I have sustained an insurance policy over the last 24 years. In retirement, I am reassessing my financial needs, including the possibility of a partial surrender of the policy.
I asked the insurance company for two pieces of data. First, the death benefit and surrender value as at the current date. Second, the immediate change to the policy, after the partial surrender.
I was unprepared for how reluctantly the company would respond. More than two weeks later, I received this reply: "Any withdrawal will reduce surrender/maturity/death benefit of the policy."
The agent added that the requested information could be made available only after the partial surrender instruction was received and processed by the insurer.
She concluded: "I know you will not be satisfied with this explanation. Please call the customer care hotline."
This blunt message shocked me. When I suggested other actions such as putting me in contact with the person at the insurer whom she liaised with, the agent was unwilling to cooperate.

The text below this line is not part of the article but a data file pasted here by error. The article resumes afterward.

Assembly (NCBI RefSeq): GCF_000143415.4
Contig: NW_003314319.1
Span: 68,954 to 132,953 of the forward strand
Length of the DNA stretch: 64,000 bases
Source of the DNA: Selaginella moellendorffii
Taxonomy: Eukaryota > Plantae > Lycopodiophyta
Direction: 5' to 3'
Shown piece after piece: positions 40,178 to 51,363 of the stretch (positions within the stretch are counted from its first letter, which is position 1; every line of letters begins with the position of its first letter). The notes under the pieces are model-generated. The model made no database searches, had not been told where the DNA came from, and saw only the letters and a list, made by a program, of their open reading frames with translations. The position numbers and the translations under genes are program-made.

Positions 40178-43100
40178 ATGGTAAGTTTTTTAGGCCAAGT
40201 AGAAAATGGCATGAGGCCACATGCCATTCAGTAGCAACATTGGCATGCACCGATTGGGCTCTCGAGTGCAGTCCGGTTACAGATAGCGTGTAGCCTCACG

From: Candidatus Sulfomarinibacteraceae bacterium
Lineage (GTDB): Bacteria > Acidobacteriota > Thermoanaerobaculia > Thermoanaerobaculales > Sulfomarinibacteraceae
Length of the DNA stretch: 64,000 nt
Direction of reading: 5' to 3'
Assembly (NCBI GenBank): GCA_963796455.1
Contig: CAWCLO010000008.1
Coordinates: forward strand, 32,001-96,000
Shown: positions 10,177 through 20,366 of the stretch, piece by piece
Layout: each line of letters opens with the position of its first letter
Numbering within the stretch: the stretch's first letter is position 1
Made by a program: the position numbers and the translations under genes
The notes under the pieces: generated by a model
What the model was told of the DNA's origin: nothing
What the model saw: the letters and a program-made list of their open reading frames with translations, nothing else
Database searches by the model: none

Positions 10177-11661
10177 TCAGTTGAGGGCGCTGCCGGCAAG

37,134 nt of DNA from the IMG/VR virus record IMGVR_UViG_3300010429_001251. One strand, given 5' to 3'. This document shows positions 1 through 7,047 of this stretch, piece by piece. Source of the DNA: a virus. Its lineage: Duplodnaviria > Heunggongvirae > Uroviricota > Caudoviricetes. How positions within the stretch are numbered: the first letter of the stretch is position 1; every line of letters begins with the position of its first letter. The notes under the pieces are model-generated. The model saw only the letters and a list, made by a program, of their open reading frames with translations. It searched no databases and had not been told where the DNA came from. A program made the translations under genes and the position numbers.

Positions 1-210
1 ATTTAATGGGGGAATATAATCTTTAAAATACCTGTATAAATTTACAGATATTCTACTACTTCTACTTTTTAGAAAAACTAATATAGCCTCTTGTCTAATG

The annual premium due date expired in the time it took for the company to issue the unhelpful statement.
Are policyholders expected to fly blind in making such decisions? What are the industry standards that safeguard the interest of policyholders?
The information I asked for is the current data, not even a future projection. Why is the insurer unwilling to assist me?
Surely there must be a duty of care owed to act in good faith in servicing policyholders.
Nicholas Tan Kok Peng